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Pokie in the eye for paternalism

By Peter Saunders - posted Thursday, 11 October 2007

Pokies are soul-destroying. People sit on stools, eyes glazed over, looking like they're dosed up on soma, the soporific drug from Aldous Huxley's Brave New World. It is not like the craps table in a casino, where there is frenzied excitement. Or the TAB, where punters apply their knowledge, usually unsuccessfully, to pick a winner. With the pokies there is no active engagement. Players make nothing happen, just wait for whatever fate has in store. To steal a phrase from Karl Marx, they have become "flesh and blood appendages to the machine".

And yet. Last week a colleague went away with her family for a long weekend. Going to the RSL for a meal, she decided to risk five bucks on the pokies. Straight off, she won $177. She was thrilled and cashed it in straight away. The winnings paid for the meal and their overnight accommodation. And she probably won't go near a poker machine for another year or more.

So is the problem with the pokies, or with those who play them? Is it the responsibility of clubs to stop tempting us and state governments to limit licences, or should we be expected to exercise self-control? As adults, shouldn't we accept the responsibility of handling our own money and leading our own lives without needing actors, businessmen or politicians to tell us what to do?


The Rabbitohs' co-owners, Russell Crowe and Peter Holmes à Court, have won widespread praise for their push to ban pokies from the South Sydney Leagues Club. They want to scrap the machines in the hope of attracting a new clientele.

Explaining why he wanted to get rid of machines, Holmes à Court estimated that half of the money lost on the club's pokies came out of welfare payments. He thought it was inconsistent for the club to sponsor community assistance programs while siphoning money from the very people it was trying to help.

Australia clearly has a problem with pokies. A quarter of a million people have a gambling problem as a result of playing the pokies, and they are not the only addicts. Most clubs and pubs rely heavily on profits from the machines, and state governments depend on them to generate revenue.

Most of the machines are located in the poorer suburbs, and most of the people losing money on the pokies are low-income and poorly educated. There is a real dilemma here, a tension between the liberal instinct to allow people to run their own lives, and the paternalistic concern to prevent them from wrecking their lives through bad decisions. Pokies are not the only area where this dilemma surfaces.

Consider recreational drugs. Many middle-class people smoke a joint on a Saturday night, and it is difficult to argue that it does them any serious harm. But a few years ago I conducted focus groups with disadvantaged youngsters in Melbourne and was shocked by the destructive effect heavy cannabis use was having on them. It dominated their lives and rendered them quite unemployable.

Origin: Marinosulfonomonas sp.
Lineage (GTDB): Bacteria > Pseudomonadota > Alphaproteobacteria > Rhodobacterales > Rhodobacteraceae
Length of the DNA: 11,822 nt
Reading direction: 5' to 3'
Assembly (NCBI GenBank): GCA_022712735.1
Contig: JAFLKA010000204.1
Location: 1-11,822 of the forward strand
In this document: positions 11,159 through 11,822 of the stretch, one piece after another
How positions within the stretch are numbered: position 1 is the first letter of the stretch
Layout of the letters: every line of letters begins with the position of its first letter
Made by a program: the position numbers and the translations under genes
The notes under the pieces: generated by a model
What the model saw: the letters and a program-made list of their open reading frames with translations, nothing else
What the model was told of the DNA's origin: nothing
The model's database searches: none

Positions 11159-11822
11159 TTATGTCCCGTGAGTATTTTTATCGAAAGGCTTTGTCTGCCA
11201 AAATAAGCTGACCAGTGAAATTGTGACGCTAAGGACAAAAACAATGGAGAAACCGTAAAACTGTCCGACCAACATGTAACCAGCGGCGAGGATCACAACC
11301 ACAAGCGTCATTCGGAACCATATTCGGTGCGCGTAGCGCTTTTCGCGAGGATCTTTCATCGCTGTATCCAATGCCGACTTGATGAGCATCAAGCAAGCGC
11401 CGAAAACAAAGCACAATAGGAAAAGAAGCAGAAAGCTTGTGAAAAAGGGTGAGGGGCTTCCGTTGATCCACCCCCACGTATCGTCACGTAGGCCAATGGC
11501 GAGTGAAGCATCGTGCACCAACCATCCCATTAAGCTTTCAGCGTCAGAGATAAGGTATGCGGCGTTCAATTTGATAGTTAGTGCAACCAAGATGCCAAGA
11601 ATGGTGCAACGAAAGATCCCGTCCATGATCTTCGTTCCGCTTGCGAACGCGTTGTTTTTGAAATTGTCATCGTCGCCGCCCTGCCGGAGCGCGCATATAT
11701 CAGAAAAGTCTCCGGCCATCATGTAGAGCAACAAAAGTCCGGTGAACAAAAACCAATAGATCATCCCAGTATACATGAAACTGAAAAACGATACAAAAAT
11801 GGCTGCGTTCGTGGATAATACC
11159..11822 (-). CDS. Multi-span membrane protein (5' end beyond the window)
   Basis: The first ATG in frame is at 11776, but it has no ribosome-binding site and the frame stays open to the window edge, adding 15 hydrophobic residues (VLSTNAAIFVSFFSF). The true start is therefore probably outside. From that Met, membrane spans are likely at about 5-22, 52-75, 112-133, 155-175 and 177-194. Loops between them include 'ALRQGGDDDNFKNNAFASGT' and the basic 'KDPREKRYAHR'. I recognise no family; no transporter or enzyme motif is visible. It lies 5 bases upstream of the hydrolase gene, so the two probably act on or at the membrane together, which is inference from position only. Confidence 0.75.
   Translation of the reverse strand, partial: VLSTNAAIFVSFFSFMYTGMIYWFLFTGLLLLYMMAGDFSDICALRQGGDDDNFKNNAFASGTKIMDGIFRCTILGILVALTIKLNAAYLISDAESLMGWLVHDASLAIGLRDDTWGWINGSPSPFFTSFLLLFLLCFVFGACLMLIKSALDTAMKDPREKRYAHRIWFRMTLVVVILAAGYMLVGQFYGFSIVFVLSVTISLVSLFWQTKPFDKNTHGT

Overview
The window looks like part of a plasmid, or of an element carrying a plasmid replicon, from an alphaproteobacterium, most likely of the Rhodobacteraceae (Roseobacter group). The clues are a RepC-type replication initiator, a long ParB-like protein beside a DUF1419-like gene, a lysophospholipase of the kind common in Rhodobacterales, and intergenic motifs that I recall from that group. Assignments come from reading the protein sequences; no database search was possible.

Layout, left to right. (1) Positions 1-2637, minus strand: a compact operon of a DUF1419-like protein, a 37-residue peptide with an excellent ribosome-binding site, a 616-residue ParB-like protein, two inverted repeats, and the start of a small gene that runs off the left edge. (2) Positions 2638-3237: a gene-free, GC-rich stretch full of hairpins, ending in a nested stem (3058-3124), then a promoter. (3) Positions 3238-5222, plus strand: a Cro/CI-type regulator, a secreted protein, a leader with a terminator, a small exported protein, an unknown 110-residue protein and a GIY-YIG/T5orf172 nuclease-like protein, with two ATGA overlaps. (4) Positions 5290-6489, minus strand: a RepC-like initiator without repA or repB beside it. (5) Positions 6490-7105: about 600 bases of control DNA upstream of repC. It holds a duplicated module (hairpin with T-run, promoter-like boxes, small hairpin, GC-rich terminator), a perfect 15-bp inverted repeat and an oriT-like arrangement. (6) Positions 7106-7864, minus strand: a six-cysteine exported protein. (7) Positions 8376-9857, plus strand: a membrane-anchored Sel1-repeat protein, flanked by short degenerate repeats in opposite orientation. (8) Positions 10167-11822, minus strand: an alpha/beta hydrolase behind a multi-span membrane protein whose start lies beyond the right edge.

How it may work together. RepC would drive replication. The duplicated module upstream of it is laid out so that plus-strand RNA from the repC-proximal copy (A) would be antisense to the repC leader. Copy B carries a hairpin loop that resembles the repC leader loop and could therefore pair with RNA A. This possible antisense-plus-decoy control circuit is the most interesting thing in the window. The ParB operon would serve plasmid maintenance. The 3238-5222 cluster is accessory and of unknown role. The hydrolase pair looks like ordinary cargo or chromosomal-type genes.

It is the same with alcohol. Sydney's Lord Mayor, Clover Moore, wants to relax the licensing laws to allow European-style wine bars. Melbourne has them already, and the case for reform seems compelling. Only the hoteliers are against it. Yet in some remote Indigenous communities alcohol is wreaking havoc, and the Federal Government is enforcing alcohol bans in an attempt to restore a semblance of order.


So is it a case of one law for the rich and another for the poor? Are we happy allowing middle-class mums an occasional flutter while we restrict access to pokies in lower-class neighbourhoods? Is it OK for university types to smoke joints and go to wine bars while we impose drug and alcohol bans on Northern Territory Aborigines?

This question goes to the heart of current social policy. The Federal Government is withholding a portion of welfare payments from "irresponsible" families and is diverting the money to cover their rent and food bills, rather than allowing them to blow the cash on booze, drugs or gambling. Whole communities in the Northern Territory have been targeted in this way, and similar schemes are being tested in non-Indigenous areas.

This policy is controversial because it is paternalistic. It implies people are incompetent and that they need the government to tell them how to run their lives. For many people, this just is not true.

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First published in the Sydney Morning Herald and on the Centre for Independent Studies website on September 22, 2007.

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About the Author

Peter Saunders is a distinguished fellow of the Centre for Independent Studies, now living in England. After nine years living and working in Australia, Peter Saunders returned to the UK in June 2008 to work as a freelance researcher and independent writer of fiction and non-fiction.He is author of Poverty in Australia: Beyond the Rhetoric and Australia's Welfare Habit, and how to kick it. Peter Saunder's website is here.

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